On Thursday, McClatchy Co., which owns The Charlotte Observer, The News & Observer, and The Durham Herald-Sun, along with 27 other newspapers in 13 other states, filed for bankruptcy. It was less of a surprise than a shock. 

The company has been burdened by debt from the acquisition of Knight-Ridder in 2006 and its own pension fund. If a court agrees to its reorganization proposal, McClatchy will shed 55 percent of its debt and offload most of its pension obligations to the feds. In the short term, its papers shouldn’t be affected. 

The downside is what comes next. After 163 years, the McClatchy family would give up control of the company. The hedge fund Chatham Asset Management would take over—and take the company private. Chatham has media experience: a controlling stake in American Media Inc., which owns The National Enquirer, Men’s Journal, Us Weekly, and other publications. It said last week that it’s “committed to preserving independent journalism and newsroom jobs.” 

Maybe. Chatham isn’t the worst hedge fund that could own McClatchy. That would be Alden Global Capital, the industry vulture founded by Duke alum Heath Freeman that has systematically dismembered once-great papers like the Denver Post. Alden may get a crack at McClatchy yet.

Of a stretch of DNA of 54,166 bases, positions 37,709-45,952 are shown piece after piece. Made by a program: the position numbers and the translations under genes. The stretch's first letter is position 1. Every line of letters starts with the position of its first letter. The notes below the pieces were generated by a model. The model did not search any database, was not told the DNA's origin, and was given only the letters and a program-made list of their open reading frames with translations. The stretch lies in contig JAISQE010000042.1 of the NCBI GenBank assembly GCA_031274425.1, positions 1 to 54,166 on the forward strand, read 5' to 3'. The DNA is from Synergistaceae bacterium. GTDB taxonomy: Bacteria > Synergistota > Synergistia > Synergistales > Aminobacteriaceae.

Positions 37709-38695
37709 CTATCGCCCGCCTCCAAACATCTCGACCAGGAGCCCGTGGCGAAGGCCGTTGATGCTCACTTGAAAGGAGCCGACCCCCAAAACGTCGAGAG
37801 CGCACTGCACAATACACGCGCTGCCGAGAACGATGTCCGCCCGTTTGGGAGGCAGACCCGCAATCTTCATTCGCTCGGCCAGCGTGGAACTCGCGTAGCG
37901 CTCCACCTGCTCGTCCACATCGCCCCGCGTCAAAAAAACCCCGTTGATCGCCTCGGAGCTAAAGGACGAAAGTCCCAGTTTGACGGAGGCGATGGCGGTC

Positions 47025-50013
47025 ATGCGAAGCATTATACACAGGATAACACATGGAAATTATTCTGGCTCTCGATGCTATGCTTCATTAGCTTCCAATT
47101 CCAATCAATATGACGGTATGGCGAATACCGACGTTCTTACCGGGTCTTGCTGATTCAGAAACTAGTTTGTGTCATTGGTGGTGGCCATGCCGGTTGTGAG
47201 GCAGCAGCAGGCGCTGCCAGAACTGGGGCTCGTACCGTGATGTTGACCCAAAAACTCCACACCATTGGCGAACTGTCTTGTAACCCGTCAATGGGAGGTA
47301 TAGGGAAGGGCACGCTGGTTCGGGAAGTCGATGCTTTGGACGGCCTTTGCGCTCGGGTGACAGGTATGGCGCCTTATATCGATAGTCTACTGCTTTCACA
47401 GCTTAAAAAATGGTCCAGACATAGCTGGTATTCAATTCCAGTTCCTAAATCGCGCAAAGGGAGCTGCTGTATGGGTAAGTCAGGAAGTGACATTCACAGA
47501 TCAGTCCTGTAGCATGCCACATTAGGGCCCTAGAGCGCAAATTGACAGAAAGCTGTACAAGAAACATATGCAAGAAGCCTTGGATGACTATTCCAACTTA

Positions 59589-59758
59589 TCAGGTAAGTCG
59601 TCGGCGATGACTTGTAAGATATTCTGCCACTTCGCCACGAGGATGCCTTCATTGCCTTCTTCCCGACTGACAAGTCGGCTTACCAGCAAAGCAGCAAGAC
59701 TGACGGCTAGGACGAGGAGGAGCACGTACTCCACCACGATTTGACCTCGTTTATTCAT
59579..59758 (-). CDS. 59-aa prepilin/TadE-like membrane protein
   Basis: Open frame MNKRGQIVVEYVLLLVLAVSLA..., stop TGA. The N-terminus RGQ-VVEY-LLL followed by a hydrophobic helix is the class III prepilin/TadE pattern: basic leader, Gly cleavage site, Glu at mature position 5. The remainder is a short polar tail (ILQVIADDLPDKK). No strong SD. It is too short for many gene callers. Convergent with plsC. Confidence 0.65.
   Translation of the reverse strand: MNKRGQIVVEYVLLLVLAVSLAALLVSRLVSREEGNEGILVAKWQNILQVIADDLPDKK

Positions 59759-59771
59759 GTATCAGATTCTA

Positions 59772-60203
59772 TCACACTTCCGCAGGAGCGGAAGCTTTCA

The question is what Chatham does once McClatchy’s balance sheets are cleaned up, probably mid-year. This is an age of media consolidation, after all. Last year, McClatchy made a play for Tribune, which rejected its overtures. The new McClatchy will look more attractive, and a merger’s cost-savings will make financial sense. 

As the Nieman Lab’s Ken Doctor has reported, Alden owns about a third of Tribune stock and is already pulling strings inside the company. On June 30, around the time McClatchy likely emerges from bankruptcy, Alden’s agreement not to pursue a hostile takeover of Tribune will expire. So it’s not hard to envision a future in which Alden has swallowed up and started slicing and dicing Tribune—and McClatchy becomes part of that hollowed-out family. 

That’s a worst-case scenario. In more optimistic consolidations, McClatchy or Tribune runs the show instead of Freeman. In the best case, local investors take the North Carolina papers off Chatham’s hands.

But this business rarely inspires optimism these days, especially when the words “hedge fund” and “newspaper” appear in the same story. 

Contact editor in chief Jeffrey C. Billman at jbillman@indyweek.com. 

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